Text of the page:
Reminiscent of William Golding’s The Lord of the Flies, the boys start to let their paranoias take over, resulting in arguments and power shifts as they  struggle to understand their position and purpose within the group. But when a gorgeous plot twist named Augustus Waters suddenly appears at Cancer Kid Support Group, Hazel’s story is about to be completely rewritten. The story is narrated by the leading character, Hazel Grace Lancaster, a 16 year old girl who has thyroid cancer that has spread to her lungs and now relies on her trusty oxygen canister to survive. They don’t indulge us with tales of woe but instead take the viewpoint that everyone is going to die at some point, so just get on with living the life you have. But when she meets a 17 year old boy, Augustus Waters, who has recently been given the all clear from osteosarcoma, a rare form of blood cancer, she realises she is about to embark on a new chapter of her life. What are we looking at? What appears to be multiple cylindrical shaped objects were photographed by the Apollo 9 astronauts while photographing the moon. 3 of them landing on the moon ( propable moonbase ) and one orb is stopping for a moment then flys away. And it’s only with Finch that Violet can forget to count away the days and start living them.
Series are great, especially for reluctant readers, because if you can find one your child likes, chances are he or she willA want to start on the next one as soon as they’ve finished the first.A As always, if you have any great recommendations for this age group, please let us all know in the comments! Set in Utah in the early 1900’s, these boys have plenty of adventures and get into plenty of trouble. When her parents go missing, will she be able to use her knowledge of the castle’s every twist and turn to find them? When he reads aloud from a book called Inkheart the villains appear in his world, while Meggie’s mother gets trapped in theirs. The heaps raise the girl as their own, but who is she really, and whatever happened to Septimus? When it turns out that Disney villains are threatening the park, the teens must figure out how to save The Magic Kingdom.
Soon Percy finds out who he really is and sets out on a quest to the Underworld to prevent a war between the gods.
He’s joined by a minstrel, and princess, and furry little Gurgi in a quest to save Prydain. He deals with questions of survival as he struggles with his feelings about his parents’ recent divorce. She travels through space and time with the help of her little brother Charles Wallace and new friend Calvin to try to save her father. But the slippers are more than they seem, and it may be up to Creel to save the entire kingdom.
My 4th grade son has learned so much about mythology (Greek, Roman, Egyptian and Norse) and just loved all those books. Read on, as he talks about growing up with women all around him and his thoughts on relationships, marriage and family.

The format was so easy to follow – my hubby and I just logged on to her website and watched Dr Henderson present the modules on our iPad, as if we were at one of her courses. Literature originally only had three genres: poetry, drama and prose, which is obviously a whole lot less than the number of genres we have today!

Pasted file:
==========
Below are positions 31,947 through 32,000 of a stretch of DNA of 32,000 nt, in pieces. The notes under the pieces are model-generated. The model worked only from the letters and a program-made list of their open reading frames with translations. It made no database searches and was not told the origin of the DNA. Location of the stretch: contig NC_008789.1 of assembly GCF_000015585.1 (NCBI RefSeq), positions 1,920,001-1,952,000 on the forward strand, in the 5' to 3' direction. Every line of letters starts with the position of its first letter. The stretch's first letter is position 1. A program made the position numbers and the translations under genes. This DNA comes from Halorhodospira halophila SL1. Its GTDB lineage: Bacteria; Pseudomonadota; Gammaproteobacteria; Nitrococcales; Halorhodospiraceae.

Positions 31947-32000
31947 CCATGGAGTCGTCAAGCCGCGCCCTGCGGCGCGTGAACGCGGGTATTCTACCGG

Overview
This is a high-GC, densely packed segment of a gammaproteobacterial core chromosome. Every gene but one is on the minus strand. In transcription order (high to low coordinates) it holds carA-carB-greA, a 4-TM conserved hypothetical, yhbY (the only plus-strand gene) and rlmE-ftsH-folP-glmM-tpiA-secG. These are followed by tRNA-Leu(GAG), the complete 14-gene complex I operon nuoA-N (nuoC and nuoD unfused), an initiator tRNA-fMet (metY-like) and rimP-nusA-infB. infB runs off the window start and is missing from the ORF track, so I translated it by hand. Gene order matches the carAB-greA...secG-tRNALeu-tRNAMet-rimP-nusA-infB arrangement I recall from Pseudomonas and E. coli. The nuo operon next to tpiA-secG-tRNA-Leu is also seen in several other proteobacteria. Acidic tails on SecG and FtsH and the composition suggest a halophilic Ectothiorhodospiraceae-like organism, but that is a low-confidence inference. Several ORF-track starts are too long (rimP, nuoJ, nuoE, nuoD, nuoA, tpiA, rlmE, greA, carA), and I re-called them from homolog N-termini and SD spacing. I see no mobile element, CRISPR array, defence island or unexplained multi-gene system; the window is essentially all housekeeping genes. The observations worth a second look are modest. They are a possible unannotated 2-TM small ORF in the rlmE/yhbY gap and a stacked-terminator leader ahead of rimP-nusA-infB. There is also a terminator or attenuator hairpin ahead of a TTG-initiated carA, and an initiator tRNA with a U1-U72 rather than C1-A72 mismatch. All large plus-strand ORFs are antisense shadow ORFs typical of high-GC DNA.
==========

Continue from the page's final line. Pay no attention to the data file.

However, reading Shakespeare at school is often the very reason why so many of us are put off reading it in our adult lives. Shakespeare used very poetic language and had great fun playing with words to indicate personality traits, tone and setting.
It’s amazing how certain words become much more understandable and almost come alive when they are read aloud. One thing you can do that will help you keep track of characters is to make a list of names as they appear in the play and write a couple of words next to it about who they are, what they’re social standing is and what relationships they have with the other characters. You need to spend some time deciding which type you are likely to get on the best with, as this decision could be enough to determine your enjoyment of reading Shakespeare. Try sticking with just one play to begin with and if you feel your frustration building, put the book down and have a break from it for a couple of days; just remember to go back to it!
But, pick that absolute optimum moment and we can promise you will experience Shakespeare like you never have before.
Nowadays it has been opened up to include works that have been written by any nationality, so long as they are still written in English and published in the UK and this is reflected more so than ever in this years shortlist. Like a spool of thread, the story unwinds more and more as we are told about certain events, key moments and hidden secrets. The story is told from the viewpoint of nine-year-old Benjamin, who is the youngest of the four Agwu brothers. He is an unlikely authority figure, who wastes his time looking at the finer details and events in an endless bid to discover the true meaning of life and to share his findings in the greatest book known to man. The narrative switches between India and England and takes us back through time to childhood, then back again to present day in a completely effortless manner that helps create a simply unforgettable novel. Ranging from beach huts and bird houses to hollowed out tree stumps and robots, these miniature model village-esque structures contain books that can be borrowed under the proviso that you leave a book in return. Not only does reading improve memory, but it also helps the brain remain active in old age. According to a Scholastic report it is estimated that we learn 5 to 15 % of all the words we know through reading, so even as adults there is something to be gained from regular reading.